Did Your Doctor Recommend a C-Section Just So He Could Get Home for Dinner? Learn About Unnecessary Medical Interventions in Labor and How to Avoid Them
Moms: Do you really need that C-section or epidural? Registered nurse and midwife Breck Hawk, author of “Hey! Who’s Having This Baby Anyway?” reveals why these procedures are often unnecessarily prescribed during labor and shares how you can avoid them.
San Diego, CA (PRWEB) July 25, 2005 — Studies show birth is most common Monday through Friday, 9 a.m. to 5 p.m. Is this just coincidence or is it a contrived effort by providers to control personal schedules?
Pregnant women are encouraged to welcome the chance to have their baby on a scheduled date for the convenience of their provider. But often they’re not told the risks and side effects involved. They don’t realize that some interventions – such as pain medications, epidurals, C-sections, or birthing the baby with forceps or vacuum extraction – may not only be unnecessary, but also dangerous.
“Moms-to-be may blindly trust providers, thinking everything suggested is good – but this isn’t always true,” says registered nurse and midwife Breck Hawk, author of “Hey! Who’s Having This Baby Anyway?” (Metropolis Ink, $19.95, www.HeyAnyway.com). “Unless it’s anatomically necessary, women deserve and need to be told they probably birth babies vaginally and naturally.”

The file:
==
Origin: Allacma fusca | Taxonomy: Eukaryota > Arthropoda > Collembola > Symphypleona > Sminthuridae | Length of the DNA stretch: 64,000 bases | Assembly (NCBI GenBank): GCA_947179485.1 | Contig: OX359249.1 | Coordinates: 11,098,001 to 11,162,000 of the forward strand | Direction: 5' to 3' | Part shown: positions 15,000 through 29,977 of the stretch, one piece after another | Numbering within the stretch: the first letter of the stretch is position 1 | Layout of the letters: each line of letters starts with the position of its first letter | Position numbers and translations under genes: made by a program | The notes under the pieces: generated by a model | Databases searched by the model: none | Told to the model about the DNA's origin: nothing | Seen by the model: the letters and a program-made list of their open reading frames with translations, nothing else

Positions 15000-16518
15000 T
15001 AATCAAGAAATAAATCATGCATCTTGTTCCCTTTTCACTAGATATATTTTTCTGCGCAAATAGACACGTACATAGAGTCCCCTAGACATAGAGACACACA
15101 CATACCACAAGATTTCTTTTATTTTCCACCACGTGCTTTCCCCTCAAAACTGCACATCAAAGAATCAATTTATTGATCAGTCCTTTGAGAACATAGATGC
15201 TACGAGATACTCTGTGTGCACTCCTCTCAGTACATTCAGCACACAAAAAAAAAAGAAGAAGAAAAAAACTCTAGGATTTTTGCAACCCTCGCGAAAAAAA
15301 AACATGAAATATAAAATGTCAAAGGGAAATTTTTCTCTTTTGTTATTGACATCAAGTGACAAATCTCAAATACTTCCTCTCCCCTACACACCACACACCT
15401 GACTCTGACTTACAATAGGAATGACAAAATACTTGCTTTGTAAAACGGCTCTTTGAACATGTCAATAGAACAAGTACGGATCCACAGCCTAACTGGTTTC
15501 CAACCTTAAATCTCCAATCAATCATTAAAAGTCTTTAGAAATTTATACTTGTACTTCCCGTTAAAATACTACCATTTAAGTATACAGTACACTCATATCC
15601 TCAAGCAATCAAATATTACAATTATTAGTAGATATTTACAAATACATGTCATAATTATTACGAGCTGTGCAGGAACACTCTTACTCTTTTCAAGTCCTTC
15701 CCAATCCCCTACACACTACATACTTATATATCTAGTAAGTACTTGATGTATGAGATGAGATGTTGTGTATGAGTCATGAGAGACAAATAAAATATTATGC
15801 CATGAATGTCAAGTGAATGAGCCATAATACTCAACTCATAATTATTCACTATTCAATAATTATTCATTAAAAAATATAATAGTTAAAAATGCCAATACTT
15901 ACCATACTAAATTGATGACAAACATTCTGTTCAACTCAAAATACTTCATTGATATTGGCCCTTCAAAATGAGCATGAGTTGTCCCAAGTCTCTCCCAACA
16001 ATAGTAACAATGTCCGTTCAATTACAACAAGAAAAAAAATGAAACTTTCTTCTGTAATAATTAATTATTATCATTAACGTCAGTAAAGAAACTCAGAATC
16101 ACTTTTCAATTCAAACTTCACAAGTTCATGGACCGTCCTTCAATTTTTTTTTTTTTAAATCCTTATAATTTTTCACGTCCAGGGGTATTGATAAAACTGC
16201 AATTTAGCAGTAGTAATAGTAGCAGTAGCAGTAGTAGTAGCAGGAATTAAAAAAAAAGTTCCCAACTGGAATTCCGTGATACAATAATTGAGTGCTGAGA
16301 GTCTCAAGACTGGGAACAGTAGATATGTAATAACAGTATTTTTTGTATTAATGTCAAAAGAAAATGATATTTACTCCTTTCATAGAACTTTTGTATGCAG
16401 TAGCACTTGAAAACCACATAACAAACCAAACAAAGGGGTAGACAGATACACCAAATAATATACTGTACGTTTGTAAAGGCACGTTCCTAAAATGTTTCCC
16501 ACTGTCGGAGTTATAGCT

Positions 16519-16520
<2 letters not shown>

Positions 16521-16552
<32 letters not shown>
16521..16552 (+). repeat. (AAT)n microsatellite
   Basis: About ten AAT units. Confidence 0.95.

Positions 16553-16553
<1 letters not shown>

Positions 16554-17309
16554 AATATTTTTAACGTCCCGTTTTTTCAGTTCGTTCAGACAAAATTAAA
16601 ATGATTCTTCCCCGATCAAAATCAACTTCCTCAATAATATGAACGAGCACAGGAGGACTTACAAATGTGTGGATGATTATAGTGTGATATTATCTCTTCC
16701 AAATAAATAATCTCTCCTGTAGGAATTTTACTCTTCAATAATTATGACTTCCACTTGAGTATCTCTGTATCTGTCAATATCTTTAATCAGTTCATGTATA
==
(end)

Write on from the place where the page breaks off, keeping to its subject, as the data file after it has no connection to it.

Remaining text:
Hawk has over 27 years experience as a midwife, doula, prenatal instructor, and registered nurse specializing in maternity and neonatal intensive care. She has helped hundreds of women give birth. Here she reveals how to avoid common interventions and have a successful birth.
*Hire a doula or professional labor support person.
*Exercise during pregnancy. This strengthens muscles and prepares your body for the long stress of labor.
*Consider a birth center or having a homebirth with a midwife.
*Attend childbirth classes that teach non-pharmacological methods of pain relief such as yoga, HypnoBirthing, Lamaze, and others.
*In the hospital, ask to be assigned to the nurse who is the strongest supporter of natural childbirth.
*Before taking pain medication, ask for a vaginal exam. See how far your cervical dilation has progressed. You may be further along than you thought and decide to forego the medication.
No matter what’s on your provider’s personal agenda, remember it’s your body and your baby and it’s your right to have the last word regarding your baby’s birth!
How birth-savvy are you? Take the 12 Question Quiz for Moms-to-Be or purchase your copy of “Hey! Who’s Having This Baby Anyway?” at www.HeyAnyway.com.